At Sattva Galleria, FunderMax’s solar shading ‘sails’ keep out the harsh western sun, while filtering north light that bounces off the inner wall surface on to the main workspaces.

In the light of new trends, façade solutions have become more performance-centric with other factors like cost playing a lesser role in the selection process. “Today, the cladding material for the creation of façades is high on quality and safety while keeping in mind its aesthetic appeal. Conventional products that were once used as the default cladding materials – such as ACP (aluminium composite panel) – are gradually being replaced by much better alternatives like slim porcelain slabs,” notes Amit Shah, managing director, Classic Marble Company (CMC).

Modern façade solutions point out that the comfort of end-users is paramount with opportunity for creativity and technologically-advanced solutions dictating the way a building exterior looks and functions.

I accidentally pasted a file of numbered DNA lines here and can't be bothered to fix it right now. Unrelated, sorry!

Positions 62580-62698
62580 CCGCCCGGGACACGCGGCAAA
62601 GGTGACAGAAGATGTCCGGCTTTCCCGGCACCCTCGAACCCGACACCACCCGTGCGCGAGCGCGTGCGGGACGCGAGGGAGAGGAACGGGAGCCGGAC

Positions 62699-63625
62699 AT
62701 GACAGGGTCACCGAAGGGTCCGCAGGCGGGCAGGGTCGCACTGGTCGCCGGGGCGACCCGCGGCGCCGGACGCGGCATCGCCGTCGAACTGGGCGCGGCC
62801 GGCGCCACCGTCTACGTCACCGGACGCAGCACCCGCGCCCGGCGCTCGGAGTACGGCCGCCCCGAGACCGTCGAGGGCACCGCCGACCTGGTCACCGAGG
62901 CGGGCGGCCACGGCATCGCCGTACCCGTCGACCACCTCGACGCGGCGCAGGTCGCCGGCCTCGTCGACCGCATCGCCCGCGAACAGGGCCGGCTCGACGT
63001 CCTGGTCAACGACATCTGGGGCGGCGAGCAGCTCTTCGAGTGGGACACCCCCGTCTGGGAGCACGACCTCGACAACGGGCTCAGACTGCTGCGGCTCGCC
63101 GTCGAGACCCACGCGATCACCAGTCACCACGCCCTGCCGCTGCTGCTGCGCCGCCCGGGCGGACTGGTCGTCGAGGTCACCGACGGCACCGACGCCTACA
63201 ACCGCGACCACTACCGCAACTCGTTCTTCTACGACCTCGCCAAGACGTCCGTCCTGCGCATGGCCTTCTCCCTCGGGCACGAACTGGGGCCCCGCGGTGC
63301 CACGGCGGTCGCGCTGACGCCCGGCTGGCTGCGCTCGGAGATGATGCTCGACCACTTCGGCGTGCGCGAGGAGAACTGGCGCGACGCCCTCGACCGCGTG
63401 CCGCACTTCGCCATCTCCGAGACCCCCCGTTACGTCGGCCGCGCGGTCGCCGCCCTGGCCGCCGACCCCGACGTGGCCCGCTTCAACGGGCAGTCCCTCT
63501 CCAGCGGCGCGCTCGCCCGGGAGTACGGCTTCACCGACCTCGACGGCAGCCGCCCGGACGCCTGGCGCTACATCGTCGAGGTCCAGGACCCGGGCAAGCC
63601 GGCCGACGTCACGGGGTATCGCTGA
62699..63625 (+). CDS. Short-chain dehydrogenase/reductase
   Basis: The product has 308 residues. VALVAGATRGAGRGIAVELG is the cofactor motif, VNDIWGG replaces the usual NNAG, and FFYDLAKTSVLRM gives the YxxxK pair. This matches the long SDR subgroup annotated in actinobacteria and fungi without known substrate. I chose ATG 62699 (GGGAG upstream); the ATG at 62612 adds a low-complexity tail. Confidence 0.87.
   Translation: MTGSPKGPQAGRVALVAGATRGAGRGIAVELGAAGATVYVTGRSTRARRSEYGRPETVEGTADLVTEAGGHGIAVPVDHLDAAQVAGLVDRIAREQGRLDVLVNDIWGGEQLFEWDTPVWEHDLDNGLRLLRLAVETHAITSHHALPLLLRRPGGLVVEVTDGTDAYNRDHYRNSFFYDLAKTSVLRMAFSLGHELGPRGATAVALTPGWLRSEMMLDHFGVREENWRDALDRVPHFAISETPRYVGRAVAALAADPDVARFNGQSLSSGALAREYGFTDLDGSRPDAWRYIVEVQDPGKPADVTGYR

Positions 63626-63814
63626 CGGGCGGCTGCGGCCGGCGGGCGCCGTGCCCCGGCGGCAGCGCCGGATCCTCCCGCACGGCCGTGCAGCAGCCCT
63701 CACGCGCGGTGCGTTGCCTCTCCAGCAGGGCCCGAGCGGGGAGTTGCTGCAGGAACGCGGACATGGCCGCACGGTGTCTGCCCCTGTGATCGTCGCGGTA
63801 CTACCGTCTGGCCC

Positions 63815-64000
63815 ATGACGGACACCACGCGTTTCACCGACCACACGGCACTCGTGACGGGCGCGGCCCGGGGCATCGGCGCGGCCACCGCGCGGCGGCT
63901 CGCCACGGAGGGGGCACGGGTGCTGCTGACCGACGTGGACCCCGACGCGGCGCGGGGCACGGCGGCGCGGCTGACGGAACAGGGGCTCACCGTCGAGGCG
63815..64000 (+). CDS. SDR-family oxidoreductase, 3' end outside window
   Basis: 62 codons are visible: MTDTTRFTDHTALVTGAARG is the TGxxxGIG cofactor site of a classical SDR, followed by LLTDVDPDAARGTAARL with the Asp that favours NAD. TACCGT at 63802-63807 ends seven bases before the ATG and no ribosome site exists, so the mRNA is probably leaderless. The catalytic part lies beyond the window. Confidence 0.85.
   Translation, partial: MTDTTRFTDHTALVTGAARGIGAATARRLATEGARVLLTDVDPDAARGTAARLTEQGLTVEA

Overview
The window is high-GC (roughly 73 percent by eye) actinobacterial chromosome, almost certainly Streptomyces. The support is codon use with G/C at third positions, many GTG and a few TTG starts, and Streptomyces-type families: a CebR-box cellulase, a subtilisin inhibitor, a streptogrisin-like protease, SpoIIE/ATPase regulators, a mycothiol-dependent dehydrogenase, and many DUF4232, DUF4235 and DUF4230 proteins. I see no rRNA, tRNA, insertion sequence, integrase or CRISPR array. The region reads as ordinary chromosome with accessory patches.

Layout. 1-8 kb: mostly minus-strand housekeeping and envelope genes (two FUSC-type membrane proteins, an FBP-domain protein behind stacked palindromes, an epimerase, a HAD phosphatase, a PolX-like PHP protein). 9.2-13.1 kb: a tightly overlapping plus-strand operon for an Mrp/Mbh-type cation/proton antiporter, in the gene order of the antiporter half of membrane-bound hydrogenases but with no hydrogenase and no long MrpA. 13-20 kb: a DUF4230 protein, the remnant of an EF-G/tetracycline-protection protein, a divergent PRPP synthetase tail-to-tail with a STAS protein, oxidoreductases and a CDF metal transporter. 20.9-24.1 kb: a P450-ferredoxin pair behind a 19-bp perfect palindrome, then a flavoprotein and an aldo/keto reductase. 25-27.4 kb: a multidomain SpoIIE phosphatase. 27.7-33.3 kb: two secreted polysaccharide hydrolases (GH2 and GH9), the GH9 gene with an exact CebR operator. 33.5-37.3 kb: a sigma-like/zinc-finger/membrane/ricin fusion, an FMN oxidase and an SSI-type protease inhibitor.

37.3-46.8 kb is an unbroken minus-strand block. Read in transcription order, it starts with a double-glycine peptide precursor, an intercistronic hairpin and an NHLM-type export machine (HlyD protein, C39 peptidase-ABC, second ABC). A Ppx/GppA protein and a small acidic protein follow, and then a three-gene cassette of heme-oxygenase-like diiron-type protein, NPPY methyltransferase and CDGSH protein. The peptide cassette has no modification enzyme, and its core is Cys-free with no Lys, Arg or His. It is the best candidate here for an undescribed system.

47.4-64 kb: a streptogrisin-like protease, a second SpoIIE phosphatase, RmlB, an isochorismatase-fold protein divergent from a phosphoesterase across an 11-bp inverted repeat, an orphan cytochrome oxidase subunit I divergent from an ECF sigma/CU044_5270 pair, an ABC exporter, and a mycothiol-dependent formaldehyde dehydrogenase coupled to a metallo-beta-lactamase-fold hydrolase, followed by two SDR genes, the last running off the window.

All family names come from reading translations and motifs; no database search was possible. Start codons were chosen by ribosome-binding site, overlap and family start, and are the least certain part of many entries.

TRENDS
Among all the solutions dotting the market, dynamically tinting electrochromic glass is a game changer in the sector. Unnikrishnan explains, “It is a new-age product that gives the end-user the benefit of using a glazed façade without using blinds that obstruct the exterior view and daylight ingress.” It not only maximises natural light, but also cuts glare significantly – thereby enabling better thermal and visual comfort, and greater well-being.  “What’s more, you just need BMS/your finger on a switch to get all of this done!” adds Unnikrishnan.

Timura products, available with P3 Architectural Solutions, can withstand wear and tear.

As an architect, Takbir Fatima, principal at Design Aware, definitely sees the merits in dynamic façades. “Façade design has evolved to a finely controlled process that is heavily reliant on information and technology. Building façades are leaning toward data-driven design, dictated by information about program, context, daylighting and temperature, as well as a feedback loop based on user interaction.” This makes the façade a living and adapting skin, much like the skin of an organism. Dynamic façades, she explains, allow for further adaptability based on time of day and year.